Ag Weather Forum

Drought Cripples Africa Food Supply

Bryce Anderson
By  Bryce Anderson , DTN Senior Ag Meteorologist
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Exceptional drought in South Africa is decimating the nation's corn crop, and will force extensive food imports in the continent during the next year. (Graphic courtesy of USDA FAS)

We continue to see the downside of El Nino affecting the African continent. The most prominent phenomenon is drought in South Africa; however, there are a number of areas across Africa having issues with food supply this year.

The U.S. Agency for International Development Early Warning System Network issued an Outlook Brief for April, which noted 10 million people in Ethiopia may be in food crisis later this year. Africa will need millions of tons food aid later this year. The report specifies that "Food producers, shipping companies, port operators and relief organizations can expect major activity around drought-stricken areas, including southern Africa and Ethiopia." The amount allocated for help in Africa has had a sizeable increase in the past two years. Government data compiled by Bloomberg indicates that contract spending by all U.S. federal agencies across all of Africa totaled $2.941 billion in fiscal 2015, the highest level in the last 10 years.

The end of the growing season in South Africa has brought only sketchy precipitation. In the final update on crop weather conditions for South Africa in the 2015-16 season, USDA describes the scene this way: "Mostly dry, unseasonably warm weather dominated the main eastern production areas, speeding maturation of corn and other rain-fed summer crops. Moderate rain (greater than 10 millimeters) fell in central sections of North West and isolated locations in Gauteng and Free State; otherwise, little to no rain fell in the corn belt or in sugarcane areas of KwaZulu-Natal and eastern Mpumalanga. Weekly average temperatures were 3 degrees Celsius or more above normal, with daytime highs reaching the 30s (degrees C) in northern sections of the corn belt (North West to northern Mpumalanga) and in the sugarcane areas."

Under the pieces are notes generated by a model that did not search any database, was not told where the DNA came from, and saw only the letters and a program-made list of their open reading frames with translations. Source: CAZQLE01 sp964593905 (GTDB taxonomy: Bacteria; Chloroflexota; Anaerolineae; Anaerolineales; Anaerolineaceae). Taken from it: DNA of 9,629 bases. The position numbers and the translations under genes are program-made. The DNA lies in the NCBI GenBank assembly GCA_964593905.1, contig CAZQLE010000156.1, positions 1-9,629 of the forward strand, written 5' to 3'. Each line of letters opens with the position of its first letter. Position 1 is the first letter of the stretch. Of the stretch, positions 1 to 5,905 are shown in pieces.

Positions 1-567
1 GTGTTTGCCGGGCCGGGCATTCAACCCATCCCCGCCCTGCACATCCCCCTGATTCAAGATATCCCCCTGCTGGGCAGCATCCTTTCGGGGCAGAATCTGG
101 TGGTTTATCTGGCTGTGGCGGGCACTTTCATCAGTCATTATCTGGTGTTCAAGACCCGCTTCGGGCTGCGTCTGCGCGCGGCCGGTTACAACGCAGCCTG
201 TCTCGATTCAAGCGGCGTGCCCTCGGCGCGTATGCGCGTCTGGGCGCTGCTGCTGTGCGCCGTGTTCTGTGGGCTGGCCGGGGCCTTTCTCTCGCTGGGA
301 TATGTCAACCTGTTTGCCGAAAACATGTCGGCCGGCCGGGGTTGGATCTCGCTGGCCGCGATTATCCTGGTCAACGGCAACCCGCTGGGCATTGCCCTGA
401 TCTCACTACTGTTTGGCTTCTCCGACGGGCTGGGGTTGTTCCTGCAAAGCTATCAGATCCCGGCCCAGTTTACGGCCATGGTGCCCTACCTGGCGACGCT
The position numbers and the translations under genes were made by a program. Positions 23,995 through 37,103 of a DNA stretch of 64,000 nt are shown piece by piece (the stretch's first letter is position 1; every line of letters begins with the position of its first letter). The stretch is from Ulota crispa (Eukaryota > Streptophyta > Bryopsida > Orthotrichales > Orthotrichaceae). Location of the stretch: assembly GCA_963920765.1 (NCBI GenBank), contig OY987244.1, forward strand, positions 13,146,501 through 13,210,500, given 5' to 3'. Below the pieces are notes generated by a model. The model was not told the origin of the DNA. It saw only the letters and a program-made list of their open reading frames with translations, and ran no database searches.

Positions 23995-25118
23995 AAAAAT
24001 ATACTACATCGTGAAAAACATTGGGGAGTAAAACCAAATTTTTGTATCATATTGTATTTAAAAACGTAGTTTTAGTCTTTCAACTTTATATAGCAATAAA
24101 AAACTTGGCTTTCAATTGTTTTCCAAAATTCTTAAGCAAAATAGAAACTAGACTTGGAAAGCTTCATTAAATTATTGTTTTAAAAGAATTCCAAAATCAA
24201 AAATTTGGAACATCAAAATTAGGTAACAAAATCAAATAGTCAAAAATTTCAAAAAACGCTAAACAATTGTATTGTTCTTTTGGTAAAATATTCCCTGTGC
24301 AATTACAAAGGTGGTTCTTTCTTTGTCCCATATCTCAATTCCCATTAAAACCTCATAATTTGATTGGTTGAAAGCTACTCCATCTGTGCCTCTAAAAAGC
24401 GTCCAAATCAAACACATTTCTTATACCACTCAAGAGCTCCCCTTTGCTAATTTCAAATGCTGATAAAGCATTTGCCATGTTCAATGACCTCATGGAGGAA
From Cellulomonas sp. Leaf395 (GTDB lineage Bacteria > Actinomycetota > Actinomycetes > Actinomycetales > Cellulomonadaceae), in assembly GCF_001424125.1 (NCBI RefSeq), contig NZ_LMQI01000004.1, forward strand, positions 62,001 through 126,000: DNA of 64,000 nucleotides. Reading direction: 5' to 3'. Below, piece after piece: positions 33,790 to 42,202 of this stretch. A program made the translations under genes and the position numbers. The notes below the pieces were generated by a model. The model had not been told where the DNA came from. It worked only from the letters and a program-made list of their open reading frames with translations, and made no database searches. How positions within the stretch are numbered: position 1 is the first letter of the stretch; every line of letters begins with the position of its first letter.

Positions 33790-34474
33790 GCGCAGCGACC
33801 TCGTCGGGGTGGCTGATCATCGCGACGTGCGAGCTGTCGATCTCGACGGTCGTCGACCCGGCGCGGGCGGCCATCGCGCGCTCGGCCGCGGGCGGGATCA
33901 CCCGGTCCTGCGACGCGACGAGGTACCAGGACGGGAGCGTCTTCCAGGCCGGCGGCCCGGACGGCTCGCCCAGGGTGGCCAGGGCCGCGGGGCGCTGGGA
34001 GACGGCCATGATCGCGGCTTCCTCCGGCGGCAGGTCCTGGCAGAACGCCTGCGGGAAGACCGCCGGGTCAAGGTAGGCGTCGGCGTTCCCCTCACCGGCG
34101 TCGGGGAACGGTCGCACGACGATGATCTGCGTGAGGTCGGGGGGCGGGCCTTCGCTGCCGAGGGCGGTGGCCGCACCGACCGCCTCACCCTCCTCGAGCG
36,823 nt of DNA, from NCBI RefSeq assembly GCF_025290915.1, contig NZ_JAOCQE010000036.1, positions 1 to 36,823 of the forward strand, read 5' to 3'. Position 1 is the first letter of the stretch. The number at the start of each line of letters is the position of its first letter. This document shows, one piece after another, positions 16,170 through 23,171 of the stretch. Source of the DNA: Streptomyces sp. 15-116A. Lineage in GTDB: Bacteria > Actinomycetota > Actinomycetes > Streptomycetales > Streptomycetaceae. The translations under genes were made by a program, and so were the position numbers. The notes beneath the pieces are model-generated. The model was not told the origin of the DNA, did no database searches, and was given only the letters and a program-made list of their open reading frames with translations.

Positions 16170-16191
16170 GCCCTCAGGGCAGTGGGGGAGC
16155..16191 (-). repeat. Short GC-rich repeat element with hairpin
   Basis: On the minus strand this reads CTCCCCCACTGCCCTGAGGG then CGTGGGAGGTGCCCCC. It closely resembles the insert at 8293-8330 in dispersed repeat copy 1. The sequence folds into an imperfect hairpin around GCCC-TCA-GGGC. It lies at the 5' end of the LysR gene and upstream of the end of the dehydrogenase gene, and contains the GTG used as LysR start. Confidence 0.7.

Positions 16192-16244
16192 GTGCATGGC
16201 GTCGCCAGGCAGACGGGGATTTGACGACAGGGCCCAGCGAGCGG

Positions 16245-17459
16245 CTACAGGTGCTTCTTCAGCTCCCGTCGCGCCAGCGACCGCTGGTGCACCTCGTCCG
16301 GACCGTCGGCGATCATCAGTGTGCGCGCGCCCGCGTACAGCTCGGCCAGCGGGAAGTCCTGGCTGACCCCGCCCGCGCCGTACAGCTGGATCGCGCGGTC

(Note: 30 degrees Celsius equates to the low to mid-90s Fahrenheit. Also, a temperature trend of 3 degrees Celsius above normal equates to 5.4 degrees Fahrenheit. That's a big departure from normal.)

A notable takeaway item is that El Nino has not given up the ghost. Despite numerous predictions of the Pacific suddenly spinning on a dime from El Nino to La Nina, the ocean has not done that, nor does it act that way. Just as we have seen in other parts of the world with El Nino-signature weather happenings, the ongoing Africa dryness is another example of the persistence of the 2015-16 El Nino.

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